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I'm a Korean high school student (who really likes reading English novels), and I'm curious regarding the usage of 'in which' and 'which' in a sentence. Which one do I have to use in the following sentence?

There is clearly a point beyond (which/in which) running the exercise becomes running the art.

I thought that 'in which' would be better, but my teacher disagreed. Can't I use in which in this case?

Plus, since this is a sentence from a textbook written by Korean authors, I wonder if it has even the slightest awkwardness, when viewed from a native speaker.

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    You already have a preposition beyond in that sentence, so adding an extra in would be too much... I would not know how to parse the version with in which for the sentence to make sense. – oerkelens Apr 16 '14 at 7:37
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"There is clearly a point beyond which running the exercise becomes running the art."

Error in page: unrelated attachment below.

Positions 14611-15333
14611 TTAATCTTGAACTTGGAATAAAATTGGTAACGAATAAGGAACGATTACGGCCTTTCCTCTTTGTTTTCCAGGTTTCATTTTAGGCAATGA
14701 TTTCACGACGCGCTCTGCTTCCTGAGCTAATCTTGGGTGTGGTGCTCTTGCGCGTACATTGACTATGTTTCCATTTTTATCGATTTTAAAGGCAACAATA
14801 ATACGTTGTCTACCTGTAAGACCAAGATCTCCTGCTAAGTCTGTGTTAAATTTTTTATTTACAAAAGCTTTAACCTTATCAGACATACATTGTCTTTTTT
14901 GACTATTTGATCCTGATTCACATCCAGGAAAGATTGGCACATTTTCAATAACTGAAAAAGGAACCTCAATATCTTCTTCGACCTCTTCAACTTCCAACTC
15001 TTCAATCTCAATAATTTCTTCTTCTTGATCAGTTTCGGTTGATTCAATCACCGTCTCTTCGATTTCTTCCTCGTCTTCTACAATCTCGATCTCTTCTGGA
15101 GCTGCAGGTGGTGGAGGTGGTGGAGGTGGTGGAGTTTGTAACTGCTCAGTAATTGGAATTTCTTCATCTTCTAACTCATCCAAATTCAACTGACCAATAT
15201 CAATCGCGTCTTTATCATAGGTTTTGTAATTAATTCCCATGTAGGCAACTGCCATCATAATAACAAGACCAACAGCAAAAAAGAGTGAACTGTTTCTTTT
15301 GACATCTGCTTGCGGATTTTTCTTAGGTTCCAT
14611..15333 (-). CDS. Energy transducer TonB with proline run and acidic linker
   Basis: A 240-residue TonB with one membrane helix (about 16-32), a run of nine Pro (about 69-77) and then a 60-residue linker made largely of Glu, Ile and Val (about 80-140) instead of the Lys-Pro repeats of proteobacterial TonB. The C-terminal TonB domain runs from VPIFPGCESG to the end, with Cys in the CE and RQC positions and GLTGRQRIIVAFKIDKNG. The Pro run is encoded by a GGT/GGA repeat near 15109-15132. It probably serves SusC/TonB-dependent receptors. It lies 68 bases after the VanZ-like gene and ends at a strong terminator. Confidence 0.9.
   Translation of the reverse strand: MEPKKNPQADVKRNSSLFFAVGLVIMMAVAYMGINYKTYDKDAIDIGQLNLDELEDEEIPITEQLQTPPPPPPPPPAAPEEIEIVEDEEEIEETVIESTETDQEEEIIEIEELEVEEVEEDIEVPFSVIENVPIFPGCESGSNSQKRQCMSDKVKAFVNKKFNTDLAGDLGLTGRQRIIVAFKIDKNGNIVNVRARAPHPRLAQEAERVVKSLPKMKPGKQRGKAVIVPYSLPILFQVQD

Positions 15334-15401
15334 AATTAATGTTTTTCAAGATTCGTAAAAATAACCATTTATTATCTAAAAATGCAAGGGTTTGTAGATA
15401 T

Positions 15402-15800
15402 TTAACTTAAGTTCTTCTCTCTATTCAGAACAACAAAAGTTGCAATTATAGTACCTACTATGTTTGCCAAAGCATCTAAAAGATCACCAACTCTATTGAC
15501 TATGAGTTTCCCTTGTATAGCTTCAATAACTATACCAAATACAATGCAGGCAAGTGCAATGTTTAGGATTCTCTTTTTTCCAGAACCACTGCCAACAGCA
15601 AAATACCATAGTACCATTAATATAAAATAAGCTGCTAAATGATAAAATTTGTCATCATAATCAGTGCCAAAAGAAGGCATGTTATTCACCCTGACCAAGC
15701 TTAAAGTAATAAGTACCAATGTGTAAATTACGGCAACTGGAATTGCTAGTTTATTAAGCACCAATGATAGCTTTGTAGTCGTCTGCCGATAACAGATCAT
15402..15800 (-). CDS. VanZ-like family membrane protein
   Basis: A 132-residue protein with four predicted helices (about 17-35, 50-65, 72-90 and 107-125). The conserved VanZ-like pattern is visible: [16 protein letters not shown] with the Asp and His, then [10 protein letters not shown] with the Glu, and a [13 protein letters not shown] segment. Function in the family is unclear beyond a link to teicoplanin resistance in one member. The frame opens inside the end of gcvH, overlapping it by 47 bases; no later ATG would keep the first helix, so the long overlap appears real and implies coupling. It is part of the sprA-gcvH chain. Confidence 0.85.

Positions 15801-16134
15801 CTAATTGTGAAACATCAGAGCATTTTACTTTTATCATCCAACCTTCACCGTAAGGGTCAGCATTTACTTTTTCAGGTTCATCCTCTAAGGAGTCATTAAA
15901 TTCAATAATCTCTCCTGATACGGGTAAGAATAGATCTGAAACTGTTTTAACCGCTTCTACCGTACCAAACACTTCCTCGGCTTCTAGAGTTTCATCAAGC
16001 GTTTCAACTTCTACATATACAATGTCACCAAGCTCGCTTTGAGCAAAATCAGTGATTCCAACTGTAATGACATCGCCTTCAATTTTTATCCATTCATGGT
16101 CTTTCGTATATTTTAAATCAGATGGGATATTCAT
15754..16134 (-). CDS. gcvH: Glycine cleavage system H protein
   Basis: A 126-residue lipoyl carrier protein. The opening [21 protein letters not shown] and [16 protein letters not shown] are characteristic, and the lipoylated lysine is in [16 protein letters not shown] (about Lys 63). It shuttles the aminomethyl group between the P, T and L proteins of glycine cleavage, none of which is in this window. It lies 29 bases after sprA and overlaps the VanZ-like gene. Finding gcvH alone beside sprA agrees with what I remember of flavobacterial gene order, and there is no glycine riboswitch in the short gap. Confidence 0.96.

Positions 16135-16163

Emphasis is on point as this usage of 'which' is non-conditional.

"There is clearly a point beyond in which running the exercise becomes running the art."

Emphasis on the cause (running the exercise) as which in this case leads to something happening.

The 'in' implies the importance on the second part of the sentence, which can be rewritten as: Running the exercise becomes running the art after a certain point.

Another example would be:

This is the kind of music in which he is interested.

He is interested in this kind of music.

To make it more ambiguous, in which can be replaced by where but by doing this the emphasis/focus is returned to the first half of the statement.

"There is clearly a point beyond where running the exercise becomes running the art."

The focus returns to 'a point'. In which implies that there is a specific point whereas where implies that there is some point, but it is not specific.

Another example:

This is the box in which he keeps his wallet.

This is the box where he keeps his wallet.

The first example focuses on the wallet. The second one focuses on a box which happens to be where he keeps his wallet.

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